When the Lehigh football team hosted University of Pennsylvania at Goodman Stadium last year, it was coming off of a road loss and still trying to figure things out entering its third game of the season. For Penn, it was its season opener.
In that game, Lehigh won 42-21.
“At one point, we were really putting it on them, we came over to the sideline and coach said ‘don’t let up and just keep the foot on the pedal,’” junior Troy Pelletier said. Pelletier had 10 receptions in the game for 104 yards and two touchdowns.
This Saturday at 5 p.m., when the Mountain Hawks take on the reigning Ivy League-champion Quakers at Franklin Field, they enter play with almost identical circumstances. They’ll hope to create an identical result as well.
This year, the Mountain Hawks have started the season 0-2 after two close losses to Monmouth and Villanova. Despite the tough start to the season, quarterback Nick Shafnisky said the team isn’t taking the losses too hard. Instead, they’re taking the losses and criticism and learning from it.
“I think everyone’s mentality and mindset is in a good spot right now for being 0-2, to be honest,” Shafnisky said.
Shafnisky said the team is focusing on putting together a complete game, with no letdowns and guys being able to play all the way through the game. Coach Andy Coen agreed with his quarterback, saying in the previous weeks the team really struggled with finishing the game.
“Obviously the most important thing for our football team right now, any way we can do it, is to find a way to win,” Coen said. “We are coming off of two tough losses, particularly the one last Saturday (against Villanova) because that was a game we really had opportunities to win and just didn’t finish the job.”
Pelletier said the first two games were games of inches with little mistakes, resulting in losses. If the team can clean those up, he knows they will get more wins. He said the team is focusing on improving itself this week.
Lehigh should have an advantage coming into the game, having already played two games, while this weekend will be Penn’s first.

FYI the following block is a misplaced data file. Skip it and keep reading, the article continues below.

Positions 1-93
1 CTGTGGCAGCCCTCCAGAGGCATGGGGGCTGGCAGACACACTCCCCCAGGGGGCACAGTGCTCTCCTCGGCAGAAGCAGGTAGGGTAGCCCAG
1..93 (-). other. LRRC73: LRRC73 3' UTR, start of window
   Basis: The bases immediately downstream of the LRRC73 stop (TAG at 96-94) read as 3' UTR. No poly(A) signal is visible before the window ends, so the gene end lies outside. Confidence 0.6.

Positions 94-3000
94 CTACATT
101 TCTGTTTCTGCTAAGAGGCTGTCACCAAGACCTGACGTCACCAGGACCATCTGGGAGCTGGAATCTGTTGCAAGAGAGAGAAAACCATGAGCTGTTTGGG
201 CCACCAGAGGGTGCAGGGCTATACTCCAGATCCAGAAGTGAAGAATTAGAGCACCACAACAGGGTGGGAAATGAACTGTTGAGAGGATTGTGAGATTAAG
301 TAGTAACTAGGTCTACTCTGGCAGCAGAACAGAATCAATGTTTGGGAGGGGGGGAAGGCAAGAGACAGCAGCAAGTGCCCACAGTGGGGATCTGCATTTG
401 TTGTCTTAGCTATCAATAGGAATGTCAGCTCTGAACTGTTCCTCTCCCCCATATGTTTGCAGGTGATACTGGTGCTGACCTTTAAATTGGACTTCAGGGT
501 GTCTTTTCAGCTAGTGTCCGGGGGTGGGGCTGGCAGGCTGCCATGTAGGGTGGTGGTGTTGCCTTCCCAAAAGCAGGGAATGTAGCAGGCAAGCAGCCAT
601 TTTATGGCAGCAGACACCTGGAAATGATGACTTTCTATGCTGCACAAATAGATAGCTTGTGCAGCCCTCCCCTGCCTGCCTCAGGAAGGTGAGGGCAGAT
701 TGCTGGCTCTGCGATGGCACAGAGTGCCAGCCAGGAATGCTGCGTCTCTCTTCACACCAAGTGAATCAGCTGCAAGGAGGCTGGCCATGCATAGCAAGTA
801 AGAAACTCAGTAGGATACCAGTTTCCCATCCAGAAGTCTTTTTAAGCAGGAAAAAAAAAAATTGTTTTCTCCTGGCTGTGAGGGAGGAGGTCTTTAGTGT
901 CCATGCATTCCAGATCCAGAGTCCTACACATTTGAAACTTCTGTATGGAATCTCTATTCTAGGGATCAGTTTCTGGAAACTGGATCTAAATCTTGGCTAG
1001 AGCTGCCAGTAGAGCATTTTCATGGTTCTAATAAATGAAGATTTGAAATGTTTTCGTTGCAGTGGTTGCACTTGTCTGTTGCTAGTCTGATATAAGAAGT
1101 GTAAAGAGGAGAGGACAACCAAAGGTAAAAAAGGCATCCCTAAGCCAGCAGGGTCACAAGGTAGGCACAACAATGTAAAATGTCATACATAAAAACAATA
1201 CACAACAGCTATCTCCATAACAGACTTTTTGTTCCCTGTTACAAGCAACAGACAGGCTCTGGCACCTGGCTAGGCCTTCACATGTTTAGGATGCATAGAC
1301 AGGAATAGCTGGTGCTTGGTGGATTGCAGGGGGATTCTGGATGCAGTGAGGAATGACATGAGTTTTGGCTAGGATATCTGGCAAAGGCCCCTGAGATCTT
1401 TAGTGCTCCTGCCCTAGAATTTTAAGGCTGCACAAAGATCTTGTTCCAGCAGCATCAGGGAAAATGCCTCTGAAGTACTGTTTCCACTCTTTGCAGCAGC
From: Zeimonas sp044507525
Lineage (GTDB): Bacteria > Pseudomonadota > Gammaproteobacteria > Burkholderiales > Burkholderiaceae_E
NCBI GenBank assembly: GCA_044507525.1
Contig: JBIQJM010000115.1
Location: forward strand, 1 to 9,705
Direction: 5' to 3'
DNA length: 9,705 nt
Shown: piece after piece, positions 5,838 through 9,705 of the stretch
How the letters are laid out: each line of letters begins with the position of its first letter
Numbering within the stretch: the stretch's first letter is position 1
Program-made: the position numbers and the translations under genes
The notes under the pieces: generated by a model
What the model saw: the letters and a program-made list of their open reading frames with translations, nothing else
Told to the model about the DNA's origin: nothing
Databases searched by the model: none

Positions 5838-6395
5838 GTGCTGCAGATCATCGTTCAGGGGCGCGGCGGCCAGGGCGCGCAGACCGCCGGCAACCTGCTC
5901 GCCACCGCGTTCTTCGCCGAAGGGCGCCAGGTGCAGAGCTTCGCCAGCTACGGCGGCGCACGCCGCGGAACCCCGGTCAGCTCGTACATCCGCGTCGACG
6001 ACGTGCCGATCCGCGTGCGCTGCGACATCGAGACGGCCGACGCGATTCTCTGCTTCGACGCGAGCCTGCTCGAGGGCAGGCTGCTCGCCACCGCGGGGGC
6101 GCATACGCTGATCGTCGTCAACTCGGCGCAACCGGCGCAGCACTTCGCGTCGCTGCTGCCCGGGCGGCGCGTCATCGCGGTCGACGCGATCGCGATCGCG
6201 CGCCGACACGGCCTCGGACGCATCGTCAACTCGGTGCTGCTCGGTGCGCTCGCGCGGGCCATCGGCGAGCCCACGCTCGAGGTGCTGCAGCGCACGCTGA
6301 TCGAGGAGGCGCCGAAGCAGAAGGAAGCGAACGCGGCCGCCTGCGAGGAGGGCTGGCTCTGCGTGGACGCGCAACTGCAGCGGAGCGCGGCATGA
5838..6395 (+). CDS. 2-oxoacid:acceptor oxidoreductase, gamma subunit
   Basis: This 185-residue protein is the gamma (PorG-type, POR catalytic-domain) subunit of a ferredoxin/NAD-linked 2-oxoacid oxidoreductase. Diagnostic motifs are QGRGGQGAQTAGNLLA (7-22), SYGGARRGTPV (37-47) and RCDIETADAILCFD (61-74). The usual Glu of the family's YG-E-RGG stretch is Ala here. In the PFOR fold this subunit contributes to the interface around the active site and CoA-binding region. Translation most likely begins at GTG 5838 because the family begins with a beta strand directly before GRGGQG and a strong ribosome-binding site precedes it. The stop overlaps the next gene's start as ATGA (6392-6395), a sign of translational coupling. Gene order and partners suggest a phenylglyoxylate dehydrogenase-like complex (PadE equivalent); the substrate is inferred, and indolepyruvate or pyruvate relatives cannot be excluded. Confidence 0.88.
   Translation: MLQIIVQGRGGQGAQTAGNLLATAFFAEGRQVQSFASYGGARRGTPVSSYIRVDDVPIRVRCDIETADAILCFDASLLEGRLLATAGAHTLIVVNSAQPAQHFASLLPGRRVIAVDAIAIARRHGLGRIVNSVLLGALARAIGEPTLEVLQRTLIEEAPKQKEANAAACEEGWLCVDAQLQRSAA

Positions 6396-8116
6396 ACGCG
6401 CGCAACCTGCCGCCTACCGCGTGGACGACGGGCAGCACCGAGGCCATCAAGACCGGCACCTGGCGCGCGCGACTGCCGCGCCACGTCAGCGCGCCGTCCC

“We have the experience of two games, we have the athleticism of two games, and we have the conditioning of two games,” Shafnisky said. He said during the first game players will always cramp and get tired, so the Mountain Hawks plan to use that conditioning to keep the tempo up on offense and tire out Penn on Saturday.
But because this is the first game for Penn this season, the Mountain Hawks have no recent film to study in preparation for the game, while Penn has film from Lehigh’s first two games. Coen said this is always scary because they don’t know what Penn changed from last year, and the team is basing its preparation on video from last season.
Film study is huge for preparation, Coen said. But he thinks Penn has made changes, and the team doesn’t know what those changes might be. He said the key is to be able to think on your feet and make changes in the middle of the game, which is a big part of Lehigh’s plan heading into the weekend.
Pelletier said not having film on Penn, while they have film on Lehigh, is a strategic disadvantage, but it’s not one he is worried about. Because there is nothing to do about the discrepancy in ability to prepare, the Mountain Hawks will have to focus on themselves.
“We know it is going to be a competitive game, we know they are talented,” Pelletier said. “We just have to put our best foot forward and be ready to compete.”
The last time the teams played, Shafnisky had a career game going 24 for 34 with 250 passing yards and three passing touchdowns, leading Lehigh to a win over the Quakers.
The Mountain Hawks will face Penn on Saturday at 5 p.m. in Philadelphia.